SC affirms dismissal of graft cases vs PH Air Force officers
MANILA, Philippines – The Supreme Court (SC) has affirmed the decision of the anti-graft court Sandiganbayan to dismiss the graft charges against 14 Philippine Air Force (PAF) officers involving P89 million in alleged "ghost deliveries" of supplies
The High Court's Third Division cited the time it took the Office of the Ombudsman to file the case before the Sandiganbayan, which violated the right of the PAF officers to a speedy disposition of their case.
The 18-page resolution was penned by Associate Justice Diosdado Peralta.
The Court affirmed the Sandiganbayan's resolutions issued in 2010 and 2011 dismissing the complaints against the following respondents:
- Retired Lieutenant General Leopoldo S. Acot
- Retired Brigadier General Ildefonso N. Dulinayan
- Major General Glenn Orquila
- Lieutenant Colonel Santiago B. Ramirez
- Lieutenant Colonel Cesar M. Carifio
- Major Proceso T. Sabado
- Major Pacquito L. Cuenca
- First Lieutenant Marcelino M. Morales
- Master Sergeant Atulfo D. Tampolino
- Master Sergeant Remedios Diaz
- Captain Herminigildo Llave
- Captain Jose Gadin
- Gloria Bayona and Ramon Bayona Jr, supplier-contractors
The case stemmed from the letter-complaint filed by a certain Carmelita Ramirez before the Ombudsman for the Military and other Law Enforcement Officers (MOLEO), accusing the respondents of conspiring to defraud the government of P89 million through ghost deliveries of supplies.
Following its fact-finding investigation, the MOLEO discovered that based on the audit of the Armed Forces of the Philippines’ Program and Evaluation and Management Analysis Division (PEMRAD), there were indeed ghost deliveries of assorted supplies and materials at the 5th Fighter Wing Basa Air Base.
In upholding the Sandiganbayan's resolutions, the High Court noted that the investigation of the graft charges began on December 28, 1994, when the complaint was filed with the Ombudsman.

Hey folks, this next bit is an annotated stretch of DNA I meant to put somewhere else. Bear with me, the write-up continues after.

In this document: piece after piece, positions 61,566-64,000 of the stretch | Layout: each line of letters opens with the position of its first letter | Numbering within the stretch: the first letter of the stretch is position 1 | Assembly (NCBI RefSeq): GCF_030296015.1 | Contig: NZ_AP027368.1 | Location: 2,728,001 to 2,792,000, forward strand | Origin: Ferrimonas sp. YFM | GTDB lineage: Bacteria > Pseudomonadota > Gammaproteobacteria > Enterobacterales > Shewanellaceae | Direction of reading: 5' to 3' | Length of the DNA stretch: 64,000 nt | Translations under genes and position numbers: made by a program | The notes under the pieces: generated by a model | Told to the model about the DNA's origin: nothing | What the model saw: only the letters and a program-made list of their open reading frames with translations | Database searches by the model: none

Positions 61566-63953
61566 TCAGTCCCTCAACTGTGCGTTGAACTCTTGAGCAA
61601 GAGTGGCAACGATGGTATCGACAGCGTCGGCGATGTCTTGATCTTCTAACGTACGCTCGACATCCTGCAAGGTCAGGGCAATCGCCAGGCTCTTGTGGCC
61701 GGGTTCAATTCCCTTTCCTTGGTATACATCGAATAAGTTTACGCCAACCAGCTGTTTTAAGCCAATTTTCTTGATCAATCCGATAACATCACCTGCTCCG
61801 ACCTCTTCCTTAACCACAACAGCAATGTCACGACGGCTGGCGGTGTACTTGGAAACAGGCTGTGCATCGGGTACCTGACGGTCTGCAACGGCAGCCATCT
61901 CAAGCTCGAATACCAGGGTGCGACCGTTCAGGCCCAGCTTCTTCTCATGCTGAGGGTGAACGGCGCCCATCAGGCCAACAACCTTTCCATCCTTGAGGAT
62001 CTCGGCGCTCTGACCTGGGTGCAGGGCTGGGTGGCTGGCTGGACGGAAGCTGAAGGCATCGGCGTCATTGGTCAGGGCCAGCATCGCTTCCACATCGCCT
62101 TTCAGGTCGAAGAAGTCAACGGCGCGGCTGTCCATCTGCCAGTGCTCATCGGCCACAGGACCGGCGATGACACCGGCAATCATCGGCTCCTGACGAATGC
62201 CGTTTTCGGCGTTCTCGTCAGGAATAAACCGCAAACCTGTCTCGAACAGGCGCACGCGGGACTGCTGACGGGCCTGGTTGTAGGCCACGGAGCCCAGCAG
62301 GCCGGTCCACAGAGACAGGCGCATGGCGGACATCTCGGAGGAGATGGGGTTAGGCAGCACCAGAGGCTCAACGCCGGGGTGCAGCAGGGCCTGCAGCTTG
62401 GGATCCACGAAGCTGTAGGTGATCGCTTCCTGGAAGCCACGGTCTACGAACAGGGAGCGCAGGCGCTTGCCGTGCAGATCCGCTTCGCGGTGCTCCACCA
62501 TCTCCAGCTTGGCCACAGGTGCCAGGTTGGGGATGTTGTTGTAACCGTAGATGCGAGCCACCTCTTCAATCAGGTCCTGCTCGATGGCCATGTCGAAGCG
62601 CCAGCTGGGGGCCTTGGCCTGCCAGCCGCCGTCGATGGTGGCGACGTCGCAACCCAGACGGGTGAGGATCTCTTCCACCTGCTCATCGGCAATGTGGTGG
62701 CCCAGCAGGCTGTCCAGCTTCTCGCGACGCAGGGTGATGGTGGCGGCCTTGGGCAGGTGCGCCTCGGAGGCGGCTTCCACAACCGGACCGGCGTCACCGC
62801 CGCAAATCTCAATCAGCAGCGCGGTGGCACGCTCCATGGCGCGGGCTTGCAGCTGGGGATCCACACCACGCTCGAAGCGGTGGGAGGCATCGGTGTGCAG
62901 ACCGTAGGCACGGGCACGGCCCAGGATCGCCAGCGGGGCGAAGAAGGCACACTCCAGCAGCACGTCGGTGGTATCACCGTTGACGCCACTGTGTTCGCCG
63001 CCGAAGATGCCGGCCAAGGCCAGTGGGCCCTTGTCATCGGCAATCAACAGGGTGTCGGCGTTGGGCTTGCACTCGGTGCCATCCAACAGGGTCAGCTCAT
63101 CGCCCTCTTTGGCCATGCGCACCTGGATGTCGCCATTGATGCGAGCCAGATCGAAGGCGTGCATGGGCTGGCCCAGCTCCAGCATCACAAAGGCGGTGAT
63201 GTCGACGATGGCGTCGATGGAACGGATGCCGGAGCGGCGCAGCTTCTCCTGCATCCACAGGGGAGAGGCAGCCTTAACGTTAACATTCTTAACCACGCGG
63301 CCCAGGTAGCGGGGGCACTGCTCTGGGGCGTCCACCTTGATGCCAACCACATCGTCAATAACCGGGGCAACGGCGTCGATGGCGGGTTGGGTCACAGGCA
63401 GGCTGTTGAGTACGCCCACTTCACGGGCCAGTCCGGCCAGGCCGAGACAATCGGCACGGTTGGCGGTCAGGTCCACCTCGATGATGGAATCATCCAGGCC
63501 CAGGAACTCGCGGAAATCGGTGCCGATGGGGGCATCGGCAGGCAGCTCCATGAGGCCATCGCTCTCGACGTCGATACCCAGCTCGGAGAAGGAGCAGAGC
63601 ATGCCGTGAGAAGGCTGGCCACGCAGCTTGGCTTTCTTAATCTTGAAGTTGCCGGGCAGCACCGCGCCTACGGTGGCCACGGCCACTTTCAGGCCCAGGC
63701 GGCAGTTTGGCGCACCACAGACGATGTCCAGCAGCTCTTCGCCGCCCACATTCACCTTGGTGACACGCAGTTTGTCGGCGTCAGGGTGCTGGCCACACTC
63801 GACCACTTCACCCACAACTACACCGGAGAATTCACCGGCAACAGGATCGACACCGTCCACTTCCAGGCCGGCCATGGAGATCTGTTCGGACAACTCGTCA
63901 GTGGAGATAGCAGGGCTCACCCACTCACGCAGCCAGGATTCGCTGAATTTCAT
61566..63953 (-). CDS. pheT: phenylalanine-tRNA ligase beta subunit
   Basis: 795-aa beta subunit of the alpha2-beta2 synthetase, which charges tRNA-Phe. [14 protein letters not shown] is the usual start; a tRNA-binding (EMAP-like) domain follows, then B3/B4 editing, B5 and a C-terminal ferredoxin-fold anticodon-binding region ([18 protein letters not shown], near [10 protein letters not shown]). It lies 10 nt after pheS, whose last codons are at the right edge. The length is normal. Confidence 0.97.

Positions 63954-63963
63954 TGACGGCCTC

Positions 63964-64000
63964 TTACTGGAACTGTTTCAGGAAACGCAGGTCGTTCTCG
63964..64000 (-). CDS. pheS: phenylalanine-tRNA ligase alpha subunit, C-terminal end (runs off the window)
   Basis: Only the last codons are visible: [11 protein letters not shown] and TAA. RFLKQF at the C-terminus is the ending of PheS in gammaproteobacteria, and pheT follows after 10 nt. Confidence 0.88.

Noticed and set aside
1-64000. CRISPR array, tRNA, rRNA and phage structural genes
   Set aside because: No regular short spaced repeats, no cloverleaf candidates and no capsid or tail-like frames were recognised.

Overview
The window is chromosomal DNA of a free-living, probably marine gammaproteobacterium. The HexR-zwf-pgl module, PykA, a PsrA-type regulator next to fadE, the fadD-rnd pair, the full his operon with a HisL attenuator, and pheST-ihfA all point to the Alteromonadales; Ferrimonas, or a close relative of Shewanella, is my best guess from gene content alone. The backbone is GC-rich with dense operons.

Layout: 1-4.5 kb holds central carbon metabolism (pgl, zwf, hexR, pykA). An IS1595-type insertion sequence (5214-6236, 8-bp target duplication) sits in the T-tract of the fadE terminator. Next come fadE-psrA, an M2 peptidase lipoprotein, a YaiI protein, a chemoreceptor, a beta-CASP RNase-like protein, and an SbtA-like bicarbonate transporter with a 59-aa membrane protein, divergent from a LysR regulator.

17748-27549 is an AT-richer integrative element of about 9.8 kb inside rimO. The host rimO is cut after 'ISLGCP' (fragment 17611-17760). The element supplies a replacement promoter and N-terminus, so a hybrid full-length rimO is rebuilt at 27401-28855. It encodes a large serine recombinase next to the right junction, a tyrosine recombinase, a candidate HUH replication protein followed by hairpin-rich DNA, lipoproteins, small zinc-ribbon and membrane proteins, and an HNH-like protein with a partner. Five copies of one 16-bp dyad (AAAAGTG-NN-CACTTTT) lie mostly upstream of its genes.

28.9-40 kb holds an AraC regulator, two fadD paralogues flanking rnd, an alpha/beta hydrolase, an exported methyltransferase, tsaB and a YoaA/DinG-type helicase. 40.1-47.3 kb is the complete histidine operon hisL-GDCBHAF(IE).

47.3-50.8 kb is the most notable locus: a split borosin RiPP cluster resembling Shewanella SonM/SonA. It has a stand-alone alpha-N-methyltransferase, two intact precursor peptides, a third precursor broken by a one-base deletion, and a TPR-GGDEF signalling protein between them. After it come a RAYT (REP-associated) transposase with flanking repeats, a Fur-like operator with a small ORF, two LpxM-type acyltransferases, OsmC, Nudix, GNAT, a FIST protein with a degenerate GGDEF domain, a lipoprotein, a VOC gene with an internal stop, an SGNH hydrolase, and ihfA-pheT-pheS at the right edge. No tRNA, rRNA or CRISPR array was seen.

The Ombudsman recommended the filing of graft charges against the respondents on April 12, 1996, but it was not until over 13 years later when it filed the information before the Sandiganbayan.
“The question therefore is – was the delay on the part of the Office of the Ombudsman vexatious, capricious and oppressive? We answer in the affirmative,” the SC ruled.
The High Court said it was not convinced by the Ombudsman justification for the delay.
“Reasoning that the Office of the Ombudsman was in the midst of transferring to a new building is a lame excuse not to have resolved the matter at the earliest opportunity,” it said.
“In addition, the prolonged investigation of the case from 1998 to 2009 by 3 Ombudsmen with divergent views as to what charges should be filed and the persons to be indicted cannot [be] sufficient justification for the unreasonable length of time it took to resolve the controversy,” the Court added.
It said that the Ombudsman, "as the institutional vanguard against corruption and bureaucracy…should create a system of accountability in order to ensure that cases before it are resolved with reasonable dispatch and to equally expose those who are responsible for its delays, as it ought to determine in this case."
Concurring with the ruling were Associate Justices Presbitero Velasco Jr, Jose Portugal Perez, Bienvenido Reyes, and Francis Jardeleza. – Rappler.com